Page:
Tennessee Attorney General Cautions Tennesseans To Be Alert To Price Gouging

Tuesday, April 29, 2014

Tennessee Attorney General Bob Cooper is cautioning consumers to be alert to potential price gouging following deadly storms and tornadoes that occurred in West and Southern portions of Middle Tennessee Monday.

Attorney General Cooper, in conjunction with the Division of Consumer Affairs, reminds consumers and business owners to be aware of potential price gouging. The price gouging act specifically cites that it is illegal to set prices that are grossly in excess of the price generally charged immediately prior to the disaster.

The price gouging act is triggered when a disaster is declared by the state or by the federal government.

Another law, however, makes it illegal to “unreasonably [raise] prices or unreasonably [restrict] supplies or essential goods, commodities or services in direct response to a natural disaster,” regardless of whether the event occurred in Tennessee. Penalties for violations of the act are up to $1,000 per violation. Additionally, the Attorney General in conjunction with the Division of Consumer Affairs can request that a court issue injunctions and order civil penalties of up to $1,000 for each violation. The State can also seek refunds for consumers.

“During times of crisis most Tennesseans and Tennessee businesses do what is right and work to rebuild and heal the community,” Attorney General Cooper said. “However, there may be a minority that seek to take advantage of those trying to clean up and repair storm damage. While you may feel a sense of urgency to quickly make home repairs and clear debris, please try to ensure you are using a reputable contractor.”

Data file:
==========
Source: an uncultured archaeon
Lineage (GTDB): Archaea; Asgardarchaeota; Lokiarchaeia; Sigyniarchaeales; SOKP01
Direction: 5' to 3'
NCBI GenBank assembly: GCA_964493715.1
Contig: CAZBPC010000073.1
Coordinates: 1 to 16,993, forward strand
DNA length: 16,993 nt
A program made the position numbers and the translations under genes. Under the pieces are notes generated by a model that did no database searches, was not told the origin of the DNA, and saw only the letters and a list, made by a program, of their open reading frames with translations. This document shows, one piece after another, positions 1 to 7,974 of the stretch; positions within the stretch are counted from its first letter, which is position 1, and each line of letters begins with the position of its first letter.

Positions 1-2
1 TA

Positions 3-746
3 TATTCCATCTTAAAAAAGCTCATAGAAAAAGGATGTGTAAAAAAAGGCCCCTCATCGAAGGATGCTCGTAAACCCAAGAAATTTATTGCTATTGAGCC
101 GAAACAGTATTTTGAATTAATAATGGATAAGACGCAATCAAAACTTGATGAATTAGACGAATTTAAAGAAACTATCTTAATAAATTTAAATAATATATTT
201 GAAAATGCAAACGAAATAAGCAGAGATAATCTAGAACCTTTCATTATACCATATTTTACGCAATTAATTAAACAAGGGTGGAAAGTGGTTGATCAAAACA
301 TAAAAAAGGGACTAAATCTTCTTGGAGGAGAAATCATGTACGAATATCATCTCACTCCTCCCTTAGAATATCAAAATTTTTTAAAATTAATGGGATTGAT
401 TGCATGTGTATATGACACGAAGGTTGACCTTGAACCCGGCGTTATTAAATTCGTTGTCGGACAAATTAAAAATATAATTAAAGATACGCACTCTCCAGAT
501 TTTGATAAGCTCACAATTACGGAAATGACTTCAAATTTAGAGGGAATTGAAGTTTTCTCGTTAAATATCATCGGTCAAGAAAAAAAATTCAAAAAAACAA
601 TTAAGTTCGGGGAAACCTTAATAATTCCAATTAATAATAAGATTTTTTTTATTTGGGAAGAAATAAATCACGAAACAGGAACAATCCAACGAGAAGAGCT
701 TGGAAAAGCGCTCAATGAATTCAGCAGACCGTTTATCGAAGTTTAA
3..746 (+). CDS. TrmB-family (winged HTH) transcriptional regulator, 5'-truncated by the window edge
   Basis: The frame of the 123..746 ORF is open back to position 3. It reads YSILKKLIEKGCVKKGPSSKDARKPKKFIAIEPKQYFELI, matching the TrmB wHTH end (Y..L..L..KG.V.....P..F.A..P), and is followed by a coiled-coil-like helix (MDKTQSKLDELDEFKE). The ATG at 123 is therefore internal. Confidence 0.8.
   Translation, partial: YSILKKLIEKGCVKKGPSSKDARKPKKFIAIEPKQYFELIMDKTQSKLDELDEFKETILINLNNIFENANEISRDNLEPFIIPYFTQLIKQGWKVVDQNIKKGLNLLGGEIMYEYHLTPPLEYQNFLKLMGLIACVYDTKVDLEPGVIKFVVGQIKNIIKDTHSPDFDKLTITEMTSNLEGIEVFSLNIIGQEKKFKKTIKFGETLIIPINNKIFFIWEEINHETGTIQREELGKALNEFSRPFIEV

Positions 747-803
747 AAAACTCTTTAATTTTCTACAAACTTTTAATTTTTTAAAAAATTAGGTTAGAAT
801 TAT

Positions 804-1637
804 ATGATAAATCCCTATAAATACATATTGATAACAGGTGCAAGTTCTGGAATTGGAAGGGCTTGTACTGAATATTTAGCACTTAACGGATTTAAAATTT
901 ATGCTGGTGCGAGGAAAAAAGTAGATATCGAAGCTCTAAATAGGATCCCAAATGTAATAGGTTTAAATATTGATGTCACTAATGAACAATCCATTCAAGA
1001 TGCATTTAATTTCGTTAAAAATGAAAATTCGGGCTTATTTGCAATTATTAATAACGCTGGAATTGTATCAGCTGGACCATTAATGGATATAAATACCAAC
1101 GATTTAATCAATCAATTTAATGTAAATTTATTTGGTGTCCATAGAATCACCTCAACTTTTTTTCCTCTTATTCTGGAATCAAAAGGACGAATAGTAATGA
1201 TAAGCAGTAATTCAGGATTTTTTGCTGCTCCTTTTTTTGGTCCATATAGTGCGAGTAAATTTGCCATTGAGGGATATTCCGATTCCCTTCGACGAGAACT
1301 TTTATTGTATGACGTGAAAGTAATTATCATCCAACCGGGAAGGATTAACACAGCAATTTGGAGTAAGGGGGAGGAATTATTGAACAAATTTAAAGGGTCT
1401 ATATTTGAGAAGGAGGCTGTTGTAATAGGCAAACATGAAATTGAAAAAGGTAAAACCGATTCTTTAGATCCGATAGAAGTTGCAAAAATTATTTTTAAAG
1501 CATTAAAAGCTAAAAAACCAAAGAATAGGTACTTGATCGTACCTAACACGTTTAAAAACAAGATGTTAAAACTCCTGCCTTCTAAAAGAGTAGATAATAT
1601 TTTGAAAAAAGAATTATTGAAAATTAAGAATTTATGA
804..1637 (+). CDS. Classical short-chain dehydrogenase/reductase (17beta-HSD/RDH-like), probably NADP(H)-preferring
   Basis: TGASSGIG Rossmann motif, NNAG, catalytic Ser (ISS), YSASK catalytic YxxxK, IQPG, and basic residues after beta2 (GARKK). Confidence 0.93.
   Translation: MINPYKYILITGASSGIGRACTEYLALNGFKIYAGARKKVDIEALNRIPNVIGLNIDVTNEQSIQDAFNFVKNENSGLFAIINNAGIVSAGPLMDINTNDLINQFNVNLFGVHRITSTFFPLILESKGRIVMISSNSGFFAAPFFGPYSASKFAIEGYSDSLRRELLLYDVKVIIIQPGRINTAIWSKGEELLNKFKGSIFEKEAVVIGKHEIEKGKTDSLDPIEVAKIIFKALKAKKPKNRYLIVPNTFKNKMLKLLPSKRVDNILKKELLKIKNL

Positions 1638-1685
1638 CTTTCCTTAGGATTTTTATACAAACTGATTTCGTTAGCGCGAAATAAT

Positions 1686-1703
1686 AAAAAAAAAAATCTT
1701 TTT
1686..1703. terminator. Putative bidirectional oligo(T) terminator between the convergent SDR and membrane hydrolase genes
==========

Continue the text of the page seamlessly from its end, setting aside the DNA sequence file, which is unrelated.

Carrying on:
In addition to home repair, some may need gasoline and emergency supplies and services. These offerings are also subject to the price gouging laws. In the aftermath of Hurricanes Ike and Gustav in 2008, the Office of the Attorney General took action against dozens of gas stations for violations of the Tennessee Consumer Protection Act regarding inflated gas prices.

Problems that sometimes arise after a natural disaster include price gouging (in which a business unreasonably raises rates on essential goods and services during a State of Emergency or in response to a disaster), as well as fraud in the areas of home repair and debris removal.

“The Tennessee Department of Commerce and Insurance urges consumers to report suspected price gouging by filing a complaint with the Division of Consumer Affairs,” Deputy Commissioner and Acting Consumer Affairs Director Steve Majchrzak said. “Please be prepared to provide specifics – including the location of the business and the price charged, to facilitate the reporting process. Complaints can be filed online at http://tn.gov/consumer/PriceGougeCmplnt.shtml or by phone at (1-800) 342-8385.”

The Department of Commerce and Insurance urges homeowners to take the time to verify with the department’s Board for Licensing Contractors before signing any contracts. Commerce and Insurance’s license database is found at http://verify.tn.gov/. The site provides free licensing information for dozens of professions – including home improvement contractors. The Board for Licensing Contractors also has a page of tips for consumers at http://1.usa.gov/GYSKNP.

General Cooper and Deputy Commissioner Majchrzak offer the following tips to avoid becoming a con artist’s victim: